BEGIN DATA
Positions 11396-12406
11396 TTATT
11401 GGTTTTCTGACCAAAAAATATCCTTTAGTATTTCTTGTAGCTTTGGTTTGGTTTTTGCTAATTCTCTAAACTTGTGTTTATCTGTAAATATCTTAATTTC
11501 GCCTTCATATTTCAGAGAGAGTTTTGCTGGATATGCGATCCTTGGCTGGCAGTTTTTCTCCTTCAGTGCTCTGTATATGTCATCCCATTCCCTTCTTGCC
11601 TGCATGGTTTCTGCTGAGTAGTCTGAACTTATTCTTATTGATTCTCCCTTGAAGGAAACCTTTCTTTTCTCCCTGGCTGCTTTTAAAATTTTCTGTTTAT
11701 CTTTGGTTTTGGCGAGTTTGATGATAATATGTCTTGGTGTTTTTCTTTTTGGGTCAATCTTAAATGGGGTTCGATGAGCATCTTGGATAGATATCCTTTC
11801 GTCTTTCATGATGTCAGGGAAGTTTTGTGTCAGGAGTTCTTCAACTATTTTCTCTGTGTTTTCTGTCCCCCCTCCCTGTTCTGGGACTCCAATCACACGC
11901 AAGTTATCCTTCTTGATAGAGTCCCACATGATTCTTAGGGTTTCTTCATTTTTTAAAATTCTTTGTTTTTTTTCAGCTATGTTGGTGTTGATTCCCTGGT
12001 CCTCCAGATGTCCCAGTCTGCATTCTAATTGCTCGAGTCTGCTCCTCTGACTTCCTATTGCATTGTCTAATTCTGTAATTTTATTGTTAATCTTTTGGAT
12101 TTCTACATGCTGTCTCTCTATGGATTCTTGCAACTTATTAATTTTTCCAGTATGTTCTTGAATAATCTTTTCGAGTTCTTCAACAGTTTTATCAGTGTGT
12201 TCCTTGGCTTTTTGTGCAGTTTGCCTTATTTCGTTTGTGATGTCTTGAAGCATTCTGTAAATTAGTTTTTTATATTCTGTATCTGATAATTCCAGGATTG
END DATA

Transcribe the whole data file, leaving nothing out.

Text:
Positions 11396-12406
11396 TTATT
11401 GGTTTTCTGACCAAAAAATATCCTTTAGTATTTCTTGTAGCTTTGGTTTGGTTTTTGCTAATTCTCTAAACTTGTGTTTATCTGTAAATATCTTAATTTC
11501 GCCTTCATATTTCAGAGAGAGTTTTGCTGGATATGCGATCCTTGGCTGGCAGTTTTTCTCCTTCAGTGCTCTGTATATGTCATCCCATTCCCTTCTTGCC
11601 TGCATGGTTTCTGCTGAGTAGTCTGAACTTATTCTTATTGATTCTCCCTTGAAGGAAACCTTTCTTTTCTCCCTGGCTGCTTTTAAAATTTTCTGTTTAT
11701 CTTTGGTTTTGGCGAGTTTGATGATAATATGTCTTGGTGTTTTTCTTTTTGGGTCAATCTTAAATGGGGTTCGATGAGCATCTTGGATAGATATCCTTTC
11801 GTCTTTCATGATGTCAGGGAAGTTTTGTGTCAGGAGTTCTTCAACTATTTTCTCTGTGTTTTCTGTCCCCCCTCCCTGTTCTGGGACTCCAATCACACGC
11901 AAGTTATCCTTCTTGATAGAGTCCCACATGATTCTTAGGGTTTCTTCATTTTTTAAAATTCTTTGTTTTTTTTCAGCTATGTTGGTGTTGATTCCCTGGT
12001 CCTCCAGATGTCCCAGTCTGCATTCTAATTGCTCGAGTCTGCTCCTCTGACTTCCTATTGCATTGTCTAATTCTGTAATTTTATTGTTAATCTTTTGGAT
12101 TTCTACATGCTGTCTCTCTATGGATTCTTGCAACTTATTAATTTTTCCAGTATGTTCTTGAATAATCTTTTCGAGTTCTTCAACAGTTTTATCAGTGTGT
12201 TCCTTGGCTTTTTGTGCAGTTTGCCTTATTTCGTTTGTGATGTCTTGAAGCATTCTGTAAATTAGTTTTTTATATTCTGTATCTGATAATTCCAGGATTG